Captain Marvel

Ideally, the art of film is storytelling via a visual medium. And telling a story is highly dependent on the tools at hand. What shouldn’t be forgotten is from whom the story comes from – and why. He or she who tells the story does so based on their experience in life and will, undoubtedly, imbue the tale with bits and pieces from their own life. Thus, we arrive at why Captain Marvel is an essential piece in the MCU’s history.

I hadn’t been particularly excited to watch this installment as I didn’t know much about the character. I feared it would end up being like Ant-Man and The Wasp – a highly unnecessary sequel that works better as a Saturday afternoon movie. Nevertheless, I got myself a date and went to watch it at Century Cinemax, Garden City. They have a great offer on Wednesday’s where for 600 bob ($6 for the rest of y’all) you get a ticket, popcorn and soda/water thrown in. The screening was for the IMAX screen which is something I would highly recommend for those who love spectacle.

At its heart, Captain Marvel is a familiar story. A hero (heroine in our case) caught up in a crisis has to revisit her past to find the strength to overcome what lies ahead. You have seen this trope in just about every origin story that Marvel has done. The difference here is, firstly, it has awkwardly been dropped at a somewhat well-known hero at a spot in their timeline. More importantly, it has introduced their first woman-led solo feature – more than ten years after the MCU began. And with that, a whole barrage of emotions accompanied this instalment. We’ll get to that in a bit. Here’s a quick rundown of what to expect.

Carol Danvers or Veers (pronounced Vee-az) is an amnesiac, distinguished Kree warrior who has trouble controlling her extraordinary gifts. Her commanding officer, the delightfully charming Yon Rogg (Jude Law) mentors and trains Veers in the art of war and continually reminds her that her emotions are her biggest drawback. While on a mission to recover an informant, she is captured by Skrulls (The Kree’s enemies) but manages to escape and land on planet C53 – good ‘ol Earth in the year 1995.

Here she runs into a digitally de-aged Nick Fury (Samuel L Jackson). Together they try piece what happened to her while evading Skrulls and uncovering a much bigger mystery. What works here immediately is the dynamic between Fury and Danvers. Instead of the omniscient, seasoned spy master we are used to, we get to see a younger, relaxed Shield agent who still has both eyes (How he got his infamous eye-patch is rather…unexpected).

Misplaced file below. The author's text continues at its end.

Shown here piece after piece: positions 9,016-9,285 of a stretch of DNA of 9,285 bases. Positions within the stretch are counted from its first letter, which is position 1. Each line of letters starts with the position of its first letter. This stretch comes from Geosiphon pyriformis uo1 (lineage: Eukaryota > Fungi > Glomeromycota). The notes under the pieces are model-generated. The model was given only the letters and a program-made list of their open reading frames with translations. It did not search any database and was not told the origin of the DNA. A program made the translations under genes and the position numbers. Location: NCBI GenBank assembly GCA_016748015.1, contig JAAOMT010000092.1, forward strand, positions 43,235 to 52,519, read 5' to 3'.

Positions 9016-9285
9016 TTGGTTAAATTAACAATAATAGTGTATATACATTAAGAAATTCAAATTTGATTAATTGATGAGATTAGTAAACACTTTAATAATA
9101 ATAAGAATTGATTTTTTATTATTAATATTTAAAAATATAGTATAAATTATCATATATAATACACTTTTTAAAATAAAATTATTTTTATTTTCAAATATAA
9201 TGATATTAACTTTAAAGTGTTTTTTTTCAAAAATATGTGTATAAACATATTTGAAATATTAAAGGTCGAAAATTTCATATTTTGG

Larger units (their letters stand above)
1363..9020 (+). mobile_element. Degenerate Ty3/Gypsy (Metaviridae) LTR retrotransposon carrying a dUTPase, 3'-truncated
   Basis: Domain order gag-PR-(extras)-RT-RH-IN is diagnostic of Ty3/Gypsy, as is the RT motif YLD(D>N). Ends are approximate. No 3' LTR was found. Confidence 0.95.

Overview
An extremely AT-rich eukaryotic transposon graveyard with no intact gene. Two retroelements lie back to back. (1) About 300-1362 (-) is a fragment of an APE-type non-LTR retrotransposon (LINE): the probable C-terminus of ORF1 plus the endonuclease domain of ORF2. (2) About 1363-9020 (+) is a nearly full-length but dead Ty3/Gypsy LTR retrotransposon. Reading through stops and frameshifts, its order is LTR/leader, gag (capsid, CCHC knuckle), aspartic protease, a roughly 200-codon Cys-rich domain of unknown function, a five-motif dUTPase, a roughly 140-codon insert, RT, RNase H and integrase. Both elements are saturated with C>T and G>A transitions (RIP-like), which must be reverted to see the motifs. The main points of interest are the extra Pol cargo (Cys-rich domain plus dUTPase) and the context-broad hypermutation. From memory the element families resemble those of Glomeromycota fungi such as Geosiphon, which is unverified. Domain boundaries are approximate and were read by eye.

Danvers is the one calling the shots this time thrusting Fury into a whole other world, literally and figuratively. Ben Mendelsohn (Talos) also eschews his usual baddie role with surprising poignancy and sharp comedic wit. Rounding up the cast is Danvers’ childhood bestie, Maria Rambeau (Lashana Lynch) as well as other familiar faces you’ve seen before like Korath (Djimon Hounsou) and Ronan the Accuser (Lee Pace). Sadly, their roles are undercooked which is a recurring theme of the film.

Part of Danvers’ fractured flashbacks include scenes with her verbally abusive father which are quickly forgotten. It would have been nice to flesh out this part of the narrative. True to the Marvel playbook though, I suspect it will be explored in the sequel. This strategy unfortunately always seems to rob a good story of its autonomy for the sake of being part of a bigger machine. It really is the bane (hehe) of the MCU.

However, there is plenty of good that Captain Marvell (or Ma*vell*) has to offer. The fear that apparently feminist SJW ย themes would be jammed down our throats is quickly assuaged. The struggles that Danvers go through are relatable by just about anyone who had to overcome hurdles to get to where they are. And when she does finally come into her own, boy, is it triumphant. The image of her charging at the baddies in the third act to annihilate them did give me goose bumps. It also confirmed just how powerful she is and why Nick Fury SOS’d her at the end of Infinity War.

Captain Marvel is a good film that is entirely consistent with the Marvel aesthetic (for better or worse), but more importantly, it’s a great introduction to Carol Danvers. How we hadn’t gotten a female-led film (despite the badass Black Widow being around too) all this time is puzzling. But Marvel finally did it. It isn’t great, but it does answer some questions that have been floating around ever since Iron Man lit up our screens back in 2008. Also, Goose the cat is the cutest thing you’ve ever seen.


Image Credits: IMDb.comย & Marvel Studios